Those who live according to the flesh have their minds set on what the flesh desires; but those who live in accordance with the Spirit have their minds set on what the Spirit desires. The mind governed by the flesh is death, but the mind governed by the Spirit is life and peace. — Romans 8:5-6
It’s hard when you’re a little girl desperate to be a treasured daughter but your dad makes it abundantly clear he never wanted a daughter.
I remember the prayers I would lift up when the darkness of night made my heart hammer in my chest. Tucked underneath my Holly Hobby blanket I would whisper over and over, “God, don’t let my daddy leave me. Just don’t let him leave me.” Because if he did leave, who would I be? A girl without a daddy felt to me like a girl without a place in this world. After all, if he couldn’t love me, who would ever love me?
I also remember the day my dad finally did stop coming home. The last bit of what held together my security and my identity splintered as he packed his things without so much as looking at me. I pressed my face against the front window and watched his car fade into a blur. Then he was gone.
Rejection settled deep into my heart. And I came to one earth-shattering conclusion: I don’t matter. I am worth nothing to my dad. And even more disturbing: I fear I am worth nothing to God. The sum of my feelings became my new identity.
Who is Lysa? The unwanted one.
The years that followed only served to reinforce the hurt and questions residing in my heart. Based on my experiences with my dad not wanting me, I wondered what my heavenly Father’s attitude was toward me. After all, how could God just stand by and allow so much heartbreak into one little girl’s world? It seemed every three years starting the year my dad left, there was some kind of awful tragedy that cast lingering, dark shadows into my life. Abuse. Abandonment. Mental illness. The death of my sister. The cycle just kept going and going.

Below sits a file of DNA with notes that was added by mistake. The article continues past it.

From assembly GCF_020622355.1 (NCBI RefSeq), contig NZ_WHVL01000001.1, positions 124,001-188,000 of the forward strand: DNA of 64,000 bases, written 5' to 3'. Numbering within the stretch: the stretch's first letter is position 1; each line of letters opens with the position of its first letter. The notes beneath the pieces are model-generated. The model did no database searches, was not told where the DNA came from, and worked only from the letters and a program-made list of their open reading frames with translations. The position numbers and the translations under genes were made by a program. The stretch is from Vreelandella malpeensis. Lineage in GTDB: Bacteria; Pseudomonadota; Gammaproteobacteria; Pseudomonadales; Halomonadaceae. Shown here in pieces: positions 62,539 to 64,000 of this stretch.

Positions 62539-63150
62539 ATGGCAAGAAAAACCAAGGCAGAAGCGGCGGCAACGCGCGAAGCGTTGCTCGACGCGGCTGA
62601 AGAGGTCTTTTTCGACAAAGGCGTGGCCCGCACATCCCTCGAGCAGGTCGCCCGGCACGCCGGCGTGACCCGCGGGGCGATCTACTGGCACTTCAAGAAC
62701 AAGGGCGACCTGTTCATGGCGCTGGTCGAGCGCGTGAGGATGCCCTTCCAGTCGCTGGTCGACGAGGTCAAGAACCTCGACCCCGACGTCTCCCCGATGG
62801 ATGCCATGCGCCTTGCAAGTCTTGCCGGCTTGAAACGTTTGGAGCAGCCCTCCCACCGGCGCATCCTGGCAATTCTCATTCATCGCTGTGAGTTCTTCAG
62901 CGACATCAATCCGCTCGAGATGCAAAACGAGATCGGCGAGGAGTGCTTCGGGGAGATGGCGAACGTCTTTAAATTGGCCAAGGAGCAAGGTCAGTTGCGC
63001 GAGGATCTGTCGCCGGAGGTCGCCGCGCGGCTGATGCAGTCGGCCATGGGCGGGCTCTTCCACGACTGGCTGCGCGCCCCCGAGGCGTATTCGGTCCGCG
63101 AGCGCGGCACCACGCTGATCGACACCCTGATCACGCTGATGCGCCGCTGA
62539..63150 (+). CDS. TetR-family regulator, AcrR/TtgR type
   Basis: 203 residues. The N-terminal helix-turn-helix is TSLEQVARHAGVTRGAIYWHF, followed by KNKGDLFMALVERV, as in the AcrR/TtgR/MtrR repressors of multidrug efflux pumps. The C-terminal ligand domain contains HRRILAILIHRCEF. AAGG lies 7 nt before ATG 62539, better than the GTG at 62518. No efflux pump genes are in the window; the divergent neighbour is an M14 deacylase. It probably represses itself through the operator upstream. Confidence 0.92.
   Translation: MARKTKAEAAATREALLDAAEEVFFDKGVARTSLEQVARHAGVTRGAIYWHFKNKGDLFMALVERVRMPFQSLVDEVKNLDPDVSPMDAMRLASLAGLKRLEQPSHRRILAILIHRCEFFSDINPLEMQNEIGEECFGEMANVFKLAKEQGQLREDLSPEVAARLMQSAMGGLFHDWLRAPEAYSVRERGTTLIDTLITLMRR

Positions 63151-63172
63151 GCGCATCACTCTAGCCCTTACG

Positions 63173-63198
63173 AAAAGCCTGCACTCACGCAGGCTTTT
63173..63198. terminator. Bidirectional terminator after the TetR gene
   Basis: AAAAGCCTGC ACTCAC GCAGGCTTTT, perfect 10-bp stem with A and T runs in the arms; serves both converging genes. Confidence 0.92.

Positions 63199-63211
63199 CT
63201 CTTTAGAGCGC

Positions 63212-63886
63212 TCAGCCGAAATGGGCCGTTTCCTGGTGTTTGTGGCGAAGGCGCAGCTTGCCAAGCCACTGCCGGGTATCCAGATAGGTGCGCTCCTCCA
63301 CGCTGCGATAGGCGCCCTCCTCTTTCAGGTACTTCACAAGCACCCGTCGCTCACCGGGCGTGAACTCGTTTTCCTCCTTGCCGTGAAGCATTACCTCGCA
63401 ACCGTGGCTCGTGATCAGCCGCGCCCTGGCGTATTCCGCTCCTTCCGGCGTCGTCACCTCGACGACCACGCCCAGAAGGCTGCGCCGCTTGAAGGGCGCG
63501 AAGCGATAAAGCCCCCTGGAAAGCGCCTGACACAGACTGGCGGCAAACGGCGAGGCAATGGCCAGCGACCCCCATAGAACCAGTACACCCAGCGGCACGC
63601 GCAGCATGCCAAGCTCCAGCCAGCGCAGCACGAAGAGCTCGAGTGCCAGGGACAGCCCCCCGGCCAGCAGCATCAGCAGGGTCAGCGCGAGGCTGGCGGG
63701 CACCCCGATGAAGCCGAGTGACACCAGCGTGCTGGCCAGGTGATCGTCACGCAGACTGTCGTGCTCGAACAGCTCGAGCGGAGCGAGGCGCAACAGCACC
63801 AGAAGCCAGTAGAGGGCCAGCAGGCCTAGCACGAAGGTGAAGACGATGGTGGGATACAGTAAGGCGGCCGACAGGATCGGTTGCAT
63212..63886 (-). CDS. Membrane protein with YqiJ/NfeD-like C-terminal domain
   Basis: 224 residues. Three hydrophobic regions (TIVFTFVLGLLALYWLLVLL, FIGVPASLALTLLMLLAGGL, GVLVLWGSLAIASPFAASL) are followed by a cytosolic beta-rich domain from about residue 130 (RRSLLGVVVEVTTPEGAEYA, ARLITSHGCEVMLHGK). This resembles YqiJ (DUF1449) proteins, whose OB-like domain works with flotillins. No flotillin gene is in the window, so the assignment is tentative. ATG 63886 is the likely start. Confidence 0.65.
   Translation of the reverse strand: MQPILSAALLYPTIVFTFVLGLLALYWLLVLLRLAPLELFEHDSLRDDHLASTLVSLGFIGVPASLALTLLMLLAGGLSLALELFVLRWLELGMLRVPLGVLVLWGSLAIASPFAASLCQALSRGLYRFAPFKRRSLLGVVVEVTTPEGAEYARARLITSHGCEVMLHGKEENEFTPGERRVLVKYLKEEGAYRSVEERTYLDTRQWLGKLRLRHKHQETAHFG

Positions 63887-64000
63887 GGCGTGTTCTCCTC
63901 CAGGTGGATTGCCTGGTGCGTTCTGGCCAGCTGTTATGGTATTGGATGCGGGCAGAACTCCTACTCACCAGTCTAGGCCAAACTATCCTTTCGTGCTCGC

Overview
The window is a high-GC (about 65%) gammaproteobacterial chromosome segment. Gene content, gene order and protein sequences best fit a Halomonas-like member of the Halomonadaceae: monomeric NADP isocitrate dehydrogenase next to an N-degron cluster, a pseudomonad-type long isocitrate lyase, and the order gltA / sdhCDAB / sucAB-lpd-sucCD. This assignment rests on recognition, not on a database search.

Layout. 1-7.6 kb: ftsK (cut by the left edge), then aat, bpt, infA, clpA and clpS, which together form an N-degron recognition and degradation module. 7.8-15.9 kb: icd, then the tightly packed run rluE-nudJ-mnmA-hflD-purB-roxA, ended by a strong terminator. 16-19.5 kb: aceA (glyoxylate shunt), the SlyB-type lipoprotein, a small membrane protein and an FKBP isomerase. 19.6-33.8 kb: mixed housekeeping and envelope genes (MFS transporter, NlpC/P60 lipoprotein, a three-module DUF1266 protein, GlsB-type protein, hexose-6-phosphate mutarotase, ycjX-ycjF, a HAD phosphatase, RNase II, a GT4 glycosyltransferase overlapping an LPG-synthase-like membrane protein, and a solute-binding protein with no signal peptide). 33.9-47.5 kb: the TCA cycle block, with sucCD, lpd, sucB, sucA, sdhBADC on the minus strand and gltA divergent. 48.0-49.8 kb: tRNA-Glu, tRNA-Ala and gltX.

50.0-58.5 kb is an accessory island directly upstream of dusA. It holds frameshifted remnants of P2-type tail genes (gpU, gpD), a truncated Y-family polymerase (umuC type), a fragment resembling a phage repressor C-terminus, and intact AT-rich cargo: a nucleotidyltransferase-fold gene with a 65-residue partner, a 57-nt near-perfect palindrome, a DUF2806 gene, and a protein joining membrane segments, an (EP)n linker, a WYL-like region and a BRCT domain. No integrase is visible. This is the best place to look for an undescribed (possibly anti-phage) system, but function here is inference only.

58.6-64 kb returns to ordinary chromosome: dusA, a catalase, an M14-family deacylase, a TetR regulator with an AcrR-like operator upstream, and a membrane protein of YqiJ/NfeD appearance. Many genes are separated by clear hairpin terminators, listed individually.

Even after I’d been a Christian for a long time and knew God loved me, I still had this nagging question about why the hard stuff had to be so painful.
Was God really being good to me in this?
I think C. S. Lewis said it best: “We are not necessarily doubting that God will do the best for us; we are wondering how painful the best will turn out to be.”1 And it’s at this point someone at Bible study whips out Romans 8:28:
And we know that in all things God works for the good of those who love Him, who have been called according to His purpose.
I like that verse. And I think it helps shed some light on the reality that even if something doesn’t feel good, God can still work good from it.
But verses 5 and 6 from this same chapter (Romans 8:5-6) give me another layer of assurance:
Those who live according to the flesh have their minds set on what the flesh desires; but those who live in accordance with the Spirit have their minds set on what the Spirit desires. The mind governed by the flesh is death, but the mind governed by the Spirit is life and peace.
What doesn’t feel good in my flesh won’t make sense in my flesh. But if I have the Holy Spirit in me, my spirit is different because God is there — His indwelling presence with me. He speaks reassurances in the spirit. He speaks comfort in the spirit. He reminds me He is right there with me in the spirit. Others might disappoint me and leave me… but God never will. Therefore, I have to keep my mind focused on what the Holy Spirit whispers, not what my flesh screams. And in my spirit I know God is good to me.
Dear Lord, thank You for Your goodness to me. When I am in pain, please help me remember Your past faithfulness. In Jesus’ Name, Amen.
- “C. S. Lewis Quotes, Quotable Quotes,” Good Reads, accessed February 22, 2016, http://www.goodreads.com/quotes/615-we-are-not-necessarily-doubting-that-god-will-do-the.
Excerpted with permission from Embraced: 100 Devotions To Know God Is Holding You Close by Lysa TerKeurst, copyright Lysa TerKeurst.
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Rejection can do a number on our hearts, can’t it? Whether it be rejection from a parent or a friend, a spouse’s infidelity or a child’s rebellion… our broken hearts can be lied to that because we aren’t valued and treasured by that person as we should be that God doesn’t love us either. And maybe He won’t be good to us. I love Lysa’s testimony that the Lord Himself will speak reassurances to our hearts that not only is He good, but His plans and His future (Jeremiah 29:11) for us are good, too. Come share your thoughts with us on our blog. We want to hear from you about the faithfulness of God even when others fail us or bail on us. ~ Laurie McClure, Faith.Full